Checking the mailbag
Have a question or opinion for Chris? He might answer or address it in his next blog.
In response to my list of players not to watch last week, Reed from Minneapolis wrote in with the following thought: "Although interesting, your list of players not to watch could be escalated just a bit. How about twisting it this way: Which players would I watch for all the wrong reasons? For us in Minnesota, watching Michael Olowokandi can be of the greatest interest. Not because of talent, but pretty much the exact opposite. Watching him miss jumpers from within 3 feet of the rim, getting unnecessary fouls in short periods of time and, a personal favorite, dribbling the ball off his foot and into the chairs courtside provide chuckles."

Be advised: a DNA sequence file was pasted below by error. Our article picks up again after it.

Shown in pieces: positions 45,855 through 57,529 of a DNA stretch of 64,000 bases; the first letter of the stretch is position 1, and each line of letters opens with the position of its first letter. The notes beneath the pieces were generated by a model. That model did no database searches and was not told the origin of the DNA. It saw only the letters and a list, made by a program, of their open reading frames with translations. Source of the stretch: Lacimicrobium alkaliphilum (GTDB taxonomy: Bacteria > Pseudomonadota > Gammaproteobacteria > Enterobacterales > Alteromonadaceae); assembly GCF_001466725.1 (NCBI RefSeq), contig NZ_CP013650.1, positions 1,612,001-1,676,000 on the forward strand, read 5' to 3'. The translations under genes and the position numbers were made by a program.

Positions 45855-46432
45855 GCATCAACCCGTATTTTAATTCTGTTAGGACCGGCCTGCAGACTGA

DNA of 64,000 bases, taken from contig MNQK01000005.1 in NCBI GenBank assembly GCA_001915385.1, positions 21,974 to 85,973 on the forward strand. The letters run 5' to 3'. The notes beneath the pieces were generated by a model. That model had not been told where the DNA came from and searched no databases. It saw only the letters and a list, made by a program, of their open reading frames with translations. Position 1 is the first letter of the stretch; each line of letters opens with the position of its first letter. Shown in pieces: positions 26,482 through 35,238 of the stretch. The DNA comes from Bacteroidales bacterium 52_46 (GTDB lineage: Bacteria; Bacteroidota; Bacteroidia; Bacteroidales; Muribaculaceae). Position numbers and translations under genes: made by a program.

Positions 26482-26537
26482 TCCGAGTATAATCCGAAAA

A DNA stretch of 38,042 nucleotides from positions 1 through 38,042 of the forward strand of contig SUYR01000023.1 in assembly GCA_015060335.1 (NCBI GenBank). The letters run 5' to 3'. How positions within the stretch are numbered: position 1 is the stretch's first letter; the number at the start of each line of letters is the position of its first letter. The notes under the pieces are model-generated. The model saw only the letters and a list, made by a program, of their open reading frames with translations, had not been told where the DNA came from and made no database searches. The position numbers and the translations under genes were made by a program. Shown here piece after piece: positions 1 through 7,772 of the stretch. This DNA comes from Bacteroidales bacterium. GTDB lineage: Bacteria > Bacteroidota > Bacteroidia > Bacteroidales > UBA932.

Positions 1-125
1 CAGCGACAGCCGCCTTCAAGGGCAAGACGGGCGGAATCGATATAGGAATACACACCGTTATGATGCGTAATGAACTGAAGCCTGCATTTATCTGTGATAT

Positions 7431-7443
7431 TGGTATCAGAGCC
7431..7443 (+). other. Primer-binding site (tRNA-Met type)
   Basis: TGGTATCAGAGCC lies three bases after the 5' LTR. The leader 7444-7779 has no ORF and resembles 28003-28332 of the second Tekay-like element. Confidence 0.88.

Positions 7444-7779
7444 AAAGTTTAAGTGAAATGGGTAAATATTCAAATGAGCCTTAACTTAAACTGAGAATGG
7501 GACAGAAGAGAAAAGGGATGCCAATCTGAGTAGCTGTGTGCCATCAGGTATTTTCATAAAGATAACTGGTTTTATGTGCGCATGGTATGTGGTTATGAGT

An interesting idea, Reed. I would agree that the "Can't Do" Kandi Man would be near the top such a list. Some others I would nominate:
Dikembe Mutombo (on offense) -- Painful to watch and, judging from the elbows he swings like scythes, just as painful to play against. Even when Deke is unguarded -- say in a layup line -- it seems a minor miracle when he makes a basket. Also, if you're close enough to the court to hear Mutombo, there is no more delightfully unintelligible player in the league (he sounds sort of like James Earl Jones talking underwater).
Reggie Evans -- A guaranteed assist-killer. He's a hustler and a fine defender, but another guy where every layup is an adventure and can't be completed without some sort of physical contact. If he's cutting down the lane and gets the ball, prepare for demolition derby.